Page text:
The Importance Of Choices In Poetry By William Stafford
Stafford eludes to the idea that the choices people make do not always have a positive outcome, even though they are made with the best intentions. He does this through the poem 's diction, the individual lines of the poem, and the title.
Word choice is very important in everyday conversation and it is just as important in poems. Stafford uses repetition and carefully picked words to present the theme of choices and the implications they have to the reader. The first word that stood out was "swerving" (Line 14, 17). While it denotes changing direction abruptly, it connotes danger, to make a mistake, indecisiveness, faltering and avoidance. People swerve with their car to avoid accidents or swerve back and forth when drunk behind the wheel. Yet it is also very common to describe the decision-making process with all of these terms. People avoid making choices because they can be dangerous. Dangerous decisions rarely have a positive outcome even with the best intentions in mind. It is because of how dangerous a choice can be that people falter or are indecisive. In addition being closed-minded or limited as connoted …show more content…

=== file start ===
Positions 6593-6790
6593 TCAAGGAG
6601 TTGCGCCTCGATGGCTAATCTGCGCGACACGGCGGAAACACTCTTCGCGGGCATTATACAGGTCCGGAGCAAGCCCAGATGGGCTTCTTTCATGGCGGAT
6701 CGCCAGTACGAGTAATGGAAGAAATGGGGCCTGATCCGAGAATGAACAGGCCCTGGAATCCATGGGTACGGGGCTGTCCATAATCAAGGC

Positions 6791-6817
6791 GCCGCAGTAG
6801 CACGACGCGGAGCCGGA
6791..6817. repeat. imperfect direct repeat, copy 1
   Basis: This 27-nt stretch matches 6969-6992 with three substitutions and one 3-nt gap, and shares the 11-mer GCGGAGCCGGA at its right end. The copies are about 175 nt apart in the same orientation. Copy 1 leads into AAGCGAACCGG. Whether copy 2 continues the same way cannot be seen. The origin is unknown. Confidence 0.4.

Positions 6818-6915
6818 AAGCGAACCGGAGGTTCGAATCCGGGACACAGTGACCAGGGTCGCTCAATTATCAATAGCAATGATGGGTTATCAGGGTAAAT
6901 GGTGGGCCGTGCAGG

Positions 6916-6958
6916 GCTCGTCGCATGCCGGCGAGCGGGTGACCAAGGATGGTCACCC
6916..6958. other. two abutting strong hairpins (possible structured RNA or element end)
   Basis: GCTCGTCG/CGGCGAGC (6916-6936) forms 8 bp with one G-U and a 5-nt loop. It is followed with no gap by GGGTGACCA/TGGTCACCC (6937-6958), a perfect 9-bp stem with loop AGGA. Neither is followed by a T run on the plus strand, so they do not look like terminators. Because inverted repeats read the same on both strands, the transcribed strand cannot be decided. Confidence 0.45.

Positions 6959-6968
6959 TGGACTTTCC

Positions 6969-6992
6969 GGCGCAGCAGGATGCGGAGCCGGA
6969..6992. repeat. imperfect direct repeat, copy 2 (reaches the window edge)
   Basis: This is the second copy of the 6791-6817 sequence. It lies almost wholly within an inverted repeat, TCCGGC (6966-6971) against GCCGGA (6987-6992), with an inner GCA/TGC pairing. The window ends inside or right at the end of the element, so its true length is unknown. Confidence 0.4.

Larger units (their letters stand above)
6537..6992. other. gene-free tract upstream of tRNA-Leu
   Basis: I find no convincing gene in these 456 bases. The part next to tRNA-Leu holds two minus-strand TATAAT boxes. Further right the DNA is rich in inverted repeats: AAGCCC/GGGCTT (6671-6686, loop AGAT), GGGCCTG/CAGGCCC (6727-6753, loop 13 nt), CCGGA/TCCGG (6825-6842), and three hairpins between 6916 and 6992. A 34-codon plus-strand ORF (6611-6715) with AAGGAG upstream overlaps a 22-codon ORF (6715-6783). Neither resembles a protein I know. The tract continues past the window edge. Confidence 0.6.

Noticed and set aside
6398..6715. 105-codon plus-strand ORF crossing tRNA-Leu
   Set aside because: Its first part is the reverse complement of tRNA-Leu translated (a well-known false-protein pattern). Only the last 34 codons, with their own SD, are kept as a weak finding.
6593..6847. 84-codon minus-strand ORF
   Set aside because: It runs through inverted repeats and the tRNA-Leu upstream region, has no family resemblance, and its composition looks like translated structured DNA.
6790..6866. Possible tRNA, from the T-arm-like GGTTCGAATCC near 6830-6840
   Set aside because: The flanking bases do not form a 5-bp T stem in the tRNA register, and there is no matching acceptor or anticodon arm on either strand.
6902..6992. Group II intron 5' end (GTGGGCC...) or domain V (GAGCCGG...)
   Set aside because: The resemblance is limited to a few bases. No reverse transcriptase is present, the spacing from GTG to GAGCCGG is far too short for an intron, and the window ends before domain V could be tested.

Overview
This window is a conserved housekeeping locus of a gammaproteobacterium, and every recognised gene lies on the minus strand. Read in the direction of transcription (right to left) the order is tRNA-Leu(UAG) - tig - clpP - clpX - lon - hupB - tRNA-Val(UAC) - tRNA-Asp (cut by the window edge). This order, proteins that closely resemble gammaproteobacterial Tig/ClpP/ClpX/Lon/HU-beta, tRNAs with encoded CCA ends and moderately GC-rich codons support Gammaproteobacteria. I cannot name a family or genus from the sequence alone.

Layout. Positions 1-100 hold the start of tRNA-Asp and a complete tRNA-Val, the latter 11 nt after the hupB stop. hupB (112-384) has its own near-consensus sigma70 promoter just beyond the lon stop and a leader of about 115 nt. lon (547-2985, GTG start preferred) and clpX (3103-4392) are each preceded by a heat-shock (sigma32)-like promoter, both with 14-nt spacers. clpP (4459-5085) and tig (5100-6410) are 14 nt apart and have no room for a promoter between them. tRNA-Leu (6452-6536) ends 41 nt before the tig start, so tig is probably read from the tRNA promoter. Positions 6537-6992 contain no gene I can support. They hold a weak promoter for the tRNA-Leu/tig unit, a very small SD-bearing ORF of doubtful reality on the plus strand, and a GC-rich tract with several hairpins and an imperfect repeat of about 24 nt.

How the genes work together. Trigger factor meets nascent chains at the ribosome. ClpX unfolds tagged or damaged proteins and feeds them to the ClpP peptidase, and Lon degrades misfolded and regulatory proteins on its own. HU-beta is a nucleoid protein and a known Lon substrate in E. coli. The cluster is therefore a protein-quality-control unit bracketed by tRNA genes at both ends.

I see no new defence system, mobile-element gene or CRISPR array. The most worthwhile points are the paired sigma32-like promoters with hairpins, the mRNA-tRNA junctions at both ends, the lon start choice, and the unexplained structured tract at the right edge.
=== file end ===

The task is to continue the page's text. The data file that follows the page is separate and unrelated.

Stafford captures this extremely well with the title of his poem "Traveling Through the Dark". The title captures this very well because that is what decision making takes place alone, in the dark. Looking back we can always find what we think was a better choice to make, yet a different choice could have had the same outcome or worse. We can ask people for help or insight, yet we are alone and traveling in the dark when it comes to making decisions and living with the choices we have made. We have social guidelines of what is believed to be the right choice, however those choices can be tainted by hate and bigotry. We alone are ultimately the one who has to live with the choices and decisions we make. We can have good intentions, however there is no light guiding us to the right decision. There is no sign on a door to mark the right choice. It is only once we have stepped through the door and it has closed that we can see the consequences of the decisions we have made. Stafford makes this very apparent in the speaker. Up until the point that the speaker pushes the dead doe off the cliff, the speak believes he is making the best decision. However, it isn 't until he pushes the doe off the cliff that he realizes the mistake he has made. Stafford does not make it known why the decision was bad, yet he infers that this is the case when he states, "I